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Feedback sought on Queensland construction long service leave scheme

A Queensland company has been selected to redevelop a former heritage rail station into a mixed-use urban precinct.

Feedback is being gathered on proposed changes to Queensland’s construction industry portable long service leave levy arrangements, which aim to ensure the scheme’s long-term financial viability.

Administered by Qleave, the scheme aims to ensure workers can accrue leave even if they change employers or work interstate.

It is funded by a levy based on building project costs, with similar portable long service leave schemes in other states. It is one of three levies collected under the Building and Construction Industry (Portable Service Leave) Act 1991, with the other levies being a building and construction industry levy and a workplace health and safety levy.

Queensland Industrial Relations Minister Grace Grace said the Newman Government made changes to the scheme in 2014, which have significantly compromised the financial viability of the scheme, reducing it by $91.3 million between 1 July 2014 and 30 June 2018.

“The State Government is proposing to restore the scheme to its former fairer structure, ensuring its longer-term financially sustainability,” Grace said.

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“We want to hear from everyone who has been or will be affected by any changes to the scheme.”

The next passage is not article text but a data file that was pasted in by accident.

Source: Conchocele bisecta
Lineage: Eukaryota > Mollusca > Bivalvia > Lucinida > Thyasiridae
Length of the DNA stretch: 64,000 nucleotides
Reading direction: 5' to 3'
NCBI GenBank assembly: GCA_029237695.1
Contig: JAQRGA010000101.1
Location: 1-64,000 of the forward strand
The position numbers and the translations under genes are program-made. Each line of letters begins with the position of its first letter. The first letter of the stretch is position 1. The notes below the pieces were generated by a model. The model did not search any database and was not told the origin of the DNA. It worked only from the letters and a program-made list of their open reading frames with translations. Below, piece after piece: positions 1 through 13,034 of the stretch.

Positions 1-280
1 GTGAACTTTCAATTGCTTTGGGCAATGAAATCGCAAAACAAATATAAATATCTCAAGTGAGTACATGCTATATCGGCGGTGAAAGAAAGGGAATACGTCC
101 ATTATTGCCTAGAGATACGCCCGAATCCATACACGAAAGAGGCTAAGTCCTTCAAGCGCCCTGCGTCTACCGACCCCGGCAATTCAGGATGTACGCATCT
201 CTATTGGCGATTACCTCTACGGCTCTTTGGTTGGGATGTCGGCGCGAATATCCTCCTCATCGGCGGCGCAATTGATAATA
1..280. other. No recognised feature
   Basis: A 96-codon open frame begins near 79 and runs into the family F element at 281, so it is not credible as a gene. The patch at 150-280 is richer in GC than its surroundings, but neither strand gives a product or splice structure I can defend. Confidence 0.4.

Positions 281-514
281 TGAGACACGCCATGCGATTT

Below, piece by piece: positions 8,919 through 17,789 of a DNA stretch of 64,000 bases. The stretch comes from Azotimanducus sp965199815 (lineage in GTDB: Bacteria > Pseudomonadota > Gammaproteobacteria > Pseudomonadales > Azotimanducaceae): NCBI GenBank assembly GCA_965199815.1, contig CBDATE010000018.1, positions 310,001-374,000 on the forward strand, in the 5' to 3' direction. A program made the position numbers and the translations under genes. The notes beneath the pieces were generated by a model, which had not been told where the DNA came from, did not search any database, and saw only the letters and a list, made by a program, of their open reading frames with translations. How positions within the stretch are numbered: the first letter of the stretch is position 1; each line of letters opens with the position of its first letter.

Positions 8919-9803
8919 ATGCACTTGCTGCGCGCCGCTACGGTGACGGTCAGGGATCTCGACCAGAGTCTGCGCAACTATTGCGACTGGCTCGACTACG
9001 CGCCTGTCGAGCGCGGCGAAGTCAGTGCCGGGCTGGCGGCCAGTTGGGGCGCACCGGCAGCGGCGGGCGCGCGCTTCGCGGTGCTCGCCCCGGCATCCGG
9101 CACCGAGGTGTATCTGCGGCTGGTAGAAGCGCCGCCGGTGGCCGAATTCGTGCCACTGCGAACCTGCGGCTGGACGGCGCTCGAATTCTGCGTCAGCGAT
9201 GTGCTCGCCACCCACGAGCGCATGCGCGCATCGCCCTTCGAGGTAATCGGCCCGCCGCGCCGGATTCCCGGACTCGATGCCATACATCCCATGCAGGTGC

Public comment is also being sought from industry stakeholders on support for a small increase in the workplace health and safety levy to enhance support for mental health and suicide prevention in the construction industry.

“Tragically, suicide rates in the building and construction industry are much higher than in other industries, particularly amongst younger workers who are two to three times more likely to take their own lives than other Australians,” Grace said.

“In August 2018 the Queensland Government announced additional funding of $1 million to help Mates in Construction expand its suicide prevention program to rural and remote areas of the state.

“A 0.005 per cent increase in the work health and safety levy would provide long-term funding certainty for suicide prevention and mental health programs in the construction industry at minimal cost.”

Submissions for the proposed changes should be made by close of business on Thursday 30 May 2019.

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